An illustration of Apple's logo with a lock symbolizing iOS 13's privacy protections

Apple’s next version of the iPhone operating system will contain a few new features aimed at giving users greater control over their data privacy.

Announced on Monday at the company’s Worldwide Developer’s Conference (WWDC), the iOS 13 enhancements include ways to safely sign in to apps and websites, protect your personal email, and further limit location tracking.

Apple also quietly introduced new privacy safeguards for children’s apps.

The iOS 13 will officially launch this fall and be available as a free download for iPhones dating back to the 6s.

Here’s a quick look at some of the new privacy and security features the operating system will offer.

A photo of an iPhone showing Apple's new universal sign-in.
Apple has pledged not to use iOS 13's new sign-in feature to collect personal data on users' app activity.
Photo: Apple

New Privacy Protections

Private sign-in. A lot of people like to use their Facebook or Google credentials as a master key to apps and websites. This can significantly cut down on the number of passwords you have to remember and the amount of time needed for log-ins. But it also gives companies like Facebook and Google access to even more of your personal data.

With iOS 13, Apple’s providing a fresh alternative—a universal sign-in designed to offer the same conveniences without the privacy sacrifice. The company has pledged to not use the feature to “profile its users or their activity in apps.”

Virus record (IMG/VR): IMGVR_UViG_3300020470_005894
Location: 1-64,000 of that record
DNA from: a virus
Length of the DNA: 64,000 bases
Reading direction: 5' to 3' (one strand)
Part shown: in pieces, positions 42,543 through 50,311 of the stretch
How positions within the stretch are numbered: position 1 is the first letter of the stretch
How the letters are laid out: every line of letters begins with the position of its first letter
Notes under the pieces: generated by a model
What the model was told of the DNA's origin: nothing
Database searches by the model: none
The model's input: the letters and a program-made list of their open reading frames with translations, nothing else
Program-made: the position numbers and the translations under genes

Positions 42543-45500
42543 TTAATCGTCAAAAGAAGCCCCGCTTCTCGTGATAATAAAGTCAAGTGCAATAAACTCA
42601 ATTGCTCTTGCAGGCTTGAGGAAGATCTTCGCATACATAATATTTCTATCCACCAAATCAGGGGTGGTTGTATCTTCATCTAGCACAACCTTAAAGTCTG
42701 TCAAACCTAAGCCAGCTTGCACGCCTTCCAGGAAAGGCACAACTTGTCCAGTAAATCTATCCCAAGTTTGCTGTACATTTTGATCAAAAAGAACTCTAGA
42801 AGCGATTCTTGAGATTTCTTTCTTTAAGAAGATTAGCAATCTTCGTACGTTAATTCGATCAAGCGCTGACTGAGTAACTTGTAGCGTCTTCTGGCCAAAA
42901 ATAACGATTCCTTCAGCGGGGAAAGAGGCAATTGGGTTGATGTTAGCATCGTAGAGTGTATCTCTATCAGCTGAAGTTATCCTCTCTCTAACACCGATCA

More on Apple

The feature will support Apple’s Face ID and Touch ID technology, which should keep log-ins quick and easy. And two-factor authentication will be built in for added security.

Randomly generated email addresses. Instead of providing your personal email address to an app or site, you soon can choose to have iOS give them a dummy one. Any resulting correspondence will be forwarded to your main address.

And because each app or site you use will receive a unique dummy address, you simply delete that address if you get sick of hearing from a particular company.

Location tracking limits. Letting an app track your movementscan be handy if, say, it’s a map app. But few apps need to know where you are all the time.

Apple already lets you choose whether to grant an iPhone app access to your location. In many cases, you also have the option of limiting that tracking to just when the app is in use.

But iOS 13 will allow you to grant one-time access to your location. If an app needs the data again, it must repeat the request for permission. In theory, this could cut down on unnecessary tracking. 

New Safeguards for Children

Although Apple made no mention of the change on the WWDC stage, it quietly updated its guidelines for developers to prohibit the use of outside advertising and trackers in apps geared toward children.

App developers big and small often include such trackers to collect data about users, their behavior, and their devices for targeted advertising and other purposes.

“Apps in the Kids Category may not include third-party advertising or analytics,” the new guidelines said.

Apple’s earlier guidelines were less restrictive, banning “behavioral advertising" (ads based on the user’s activity), while stipulating that other advertising be appropriate for children.

The new language offers broader protections for privacy, restricting the sources of ads and the collection of data, too.

Apple says developers who fail to follow the guidelines will have their apps pulled from the app store and may face permanent expulsion from the company’s Developer Program.